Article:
Gen X grew up with Reagan and the Cold War, but Stephen King and RED DAWN more than made up for it. We had to deal with Menudo and The New Kids on the Block but ended up with Public Enemy and Rage Against the Machine. We’re used to waiting--we had to watch the Boomers grow up before we could. (I like Springsteen, too.) But while waiting, we learned how to snatch opportunity out of the hands of those who’d misplace or undervalue it. Many writers are missing some of those opportunities today. Look at who's doing promotion in social media, for instance.

Raw Dog and I share the sense that promoting is just as important as writing, and can be just as rewarding when you foster real relationships both online and face-to-face. The Big Six Houses tend to go after sure things. Raw Dog and I tend to prefer ‘the alternative,’ and our tastes have forced us to innovate.

They’ve asked me for five books—The Devil and Preston Black, which many of you may already be familiar with; Hellbender and All Saints, which I finished at Seton Hill; The Gospel of Preston Black which I will begin writing in 2012; and an unnamed fifth book. I met with them over the weekend and they inspired me the way a good general does his troops—I’d give blood for them because they believe in what they are doing. And I believe they have the same faith in me, which was all I could hope for when I put Preston out there for the world to see.

And here’s what I want my fellow writers to understand—I didn’t self-publish because I was afraid of the industry, or weak-willed, or an impatient writer. I did it because I knew my stuff kicked ass. And I knew, by putting it out there, it would find a home. So if you are thinking about doing it—do it. Don’t wait for an agent to give you permission to publish. You may wait forever.

08 November 2011

Hellbender Excerpt!

I originally posted this for Jeremy Bates' Halloween Hop and wanted to have it on a standalone page.

This is one of my favorite parts of the book, and it shows Henry, and his world, in transition. To me, this excerpt embodies the spirit of HELLBENDER.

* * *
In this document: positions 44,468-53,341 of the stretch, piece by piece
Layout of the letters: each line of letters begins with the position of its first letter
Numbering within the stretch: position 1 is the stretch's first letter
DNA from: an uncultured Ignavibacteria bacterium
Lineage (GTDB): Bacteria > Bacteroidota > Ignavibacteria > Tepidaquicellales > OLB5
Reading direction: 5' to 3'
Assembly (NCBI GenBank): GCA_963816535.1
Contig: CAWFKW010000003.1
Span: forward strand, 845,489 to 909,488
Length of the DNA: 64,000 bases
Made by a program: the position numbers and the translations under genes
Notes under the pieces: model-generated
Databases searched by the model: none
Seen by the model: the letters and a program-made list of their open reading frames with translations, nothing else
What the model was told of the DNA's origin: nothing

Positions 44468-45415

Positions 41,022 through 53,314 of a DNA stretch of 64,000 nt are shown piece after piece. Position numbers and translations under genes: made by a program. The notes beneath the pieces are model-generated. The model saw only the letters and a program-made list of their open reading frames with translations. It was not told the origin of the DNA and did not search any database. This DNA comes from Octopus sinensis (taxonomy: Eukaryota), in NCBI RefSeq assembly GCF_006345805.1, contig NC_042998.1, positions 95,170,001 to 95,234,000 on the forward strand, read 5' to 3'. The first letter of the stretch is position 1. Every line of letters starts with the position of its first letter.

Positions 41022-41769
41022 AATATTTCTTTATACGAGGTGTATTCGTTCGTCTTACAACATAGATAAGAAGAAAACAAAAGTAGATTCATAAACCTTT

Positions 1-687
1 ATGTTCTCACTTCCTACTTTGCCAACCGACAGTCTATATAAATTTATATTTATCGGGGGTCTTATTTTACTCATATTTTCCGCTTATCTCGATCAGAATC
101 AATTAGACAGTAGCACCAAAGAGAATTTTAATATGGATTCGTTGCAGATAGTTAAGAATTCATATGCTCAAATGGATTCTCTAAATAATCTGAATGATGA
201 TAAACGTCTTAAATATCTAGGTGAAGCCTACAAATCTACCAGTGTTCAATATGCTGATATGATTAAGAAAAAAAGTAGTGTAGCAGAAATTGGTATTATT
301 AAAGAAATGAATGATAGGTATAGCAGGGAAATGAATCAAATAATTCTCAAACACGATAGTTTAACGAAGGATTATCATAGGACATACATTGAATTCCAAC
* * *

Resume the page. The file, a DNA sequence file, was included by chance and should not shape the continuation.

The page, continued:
Hellbender Excerpt

Download Yonder Mountain String Band, Cain's Ballroom, Tulsa, OK 01/29/05

     I reached into my pocket.
     "What’re you looking for?" Katy said.
     I showed her the long set of rattles I found in my dad’s closet. Jamie watched with keen interest, then said, "To keep the devil away, huh?"
     "Think I need it?" I gave him a half smile which he didn’t reciprocate. I dropped the rattles into an f-hole, then gave it a shake.
     Preston said, "Those don't always work, you know."
     "You hush up now, Preston." Jamie looked at me, "Hell Up Coal Holler, on three?"
     Jamie, Katy and I drew my bows like archers about to fire. When we released, sad triads floated into the valley. The syrupy notes that sprang from my f-hole stunned even my own ears. That unmistakable sound couldn’t be produced where Kentucky’s bluegrass sprouted. They were too busy with horses and basketball. And that sound couldn’t be produced in Tennessee’s Smoky hollows; they were too worried about Country and Western. That sad squeal was pure West Virginia. As I played I could feel the devil riding my bow.
     I had a real hard time keeping up with Jamie and Katy, who played these notes with well-practiced flourishes. These twelve notes, which journeyed with my pap’s grandfather over the gray North Atlantic when famine forced him from Ireland’s stony-green shore. These twelve notes, which sustained my grandmother’s grandmother when food couldn’t, when her trail led over frosty ridges into territory still haunted by ghosts of the first people. These few measures, which I played to announce my gratitude, to announce that my blood flowed for those who made me what I was, and for those who would speak of me when I was dead.

From the novel, HELLBENDER.

Banjos and Beatles. They said it would never work.

Download the show at Sugarmegs.

Yonder Mountain String Band
Cain's Ballroom
Tulsa, OK

Source: SBD (xlr out) > UA-5 (Oade warm mod) > Nomad JB3 @ 44.1 khz
Transfer: Nomad JB3 > PC (via USB) > CD Wave > FLAC16
Taped, transferred, and converted by Phil Rollins (philrollins@hotmail.com)

*******Do not encode to MP3 or sell this recording*******
*******Please contact me if you are going to do any remastering of this

Set I
Disc 1

1. Intro
2. Bloody Mary Morning
3. Half Moon Rising
4. Easy As Pie
5. Near Me
6. Old Plank Road
7. New Horizons>
8. Finally Saw The Light>
9. New Horizons
10. Rag Mama
11. Idaho>
12. Come Together>
13. Traffic Jam

Set II

Disc 2
1. Intro #
2. Ruby
3. What's Going On In The Head Of That Woman
4. Night Is Left Behind
5. Hit Parade Of Love
6. Sharecropper's Son
7. Train Bound For Gloryland> *
8. Little Rabbit> *
9. Granny Woncha Smoke Some *

Disc 3
1. Sometimes I've Won
2. You're No Good
3. Only A Northern Song>
4. Snow on the Pines>
5. Mother's Only Son
6. Crowd
7. Reuben & Cherise

06 November 2011

Goodnight, but not goodbye...

The PRINT version of THE DEVIL AND PRESTON BLACK is going away for a while. When it comes back, it comes back in a big way. Watch this space for more information.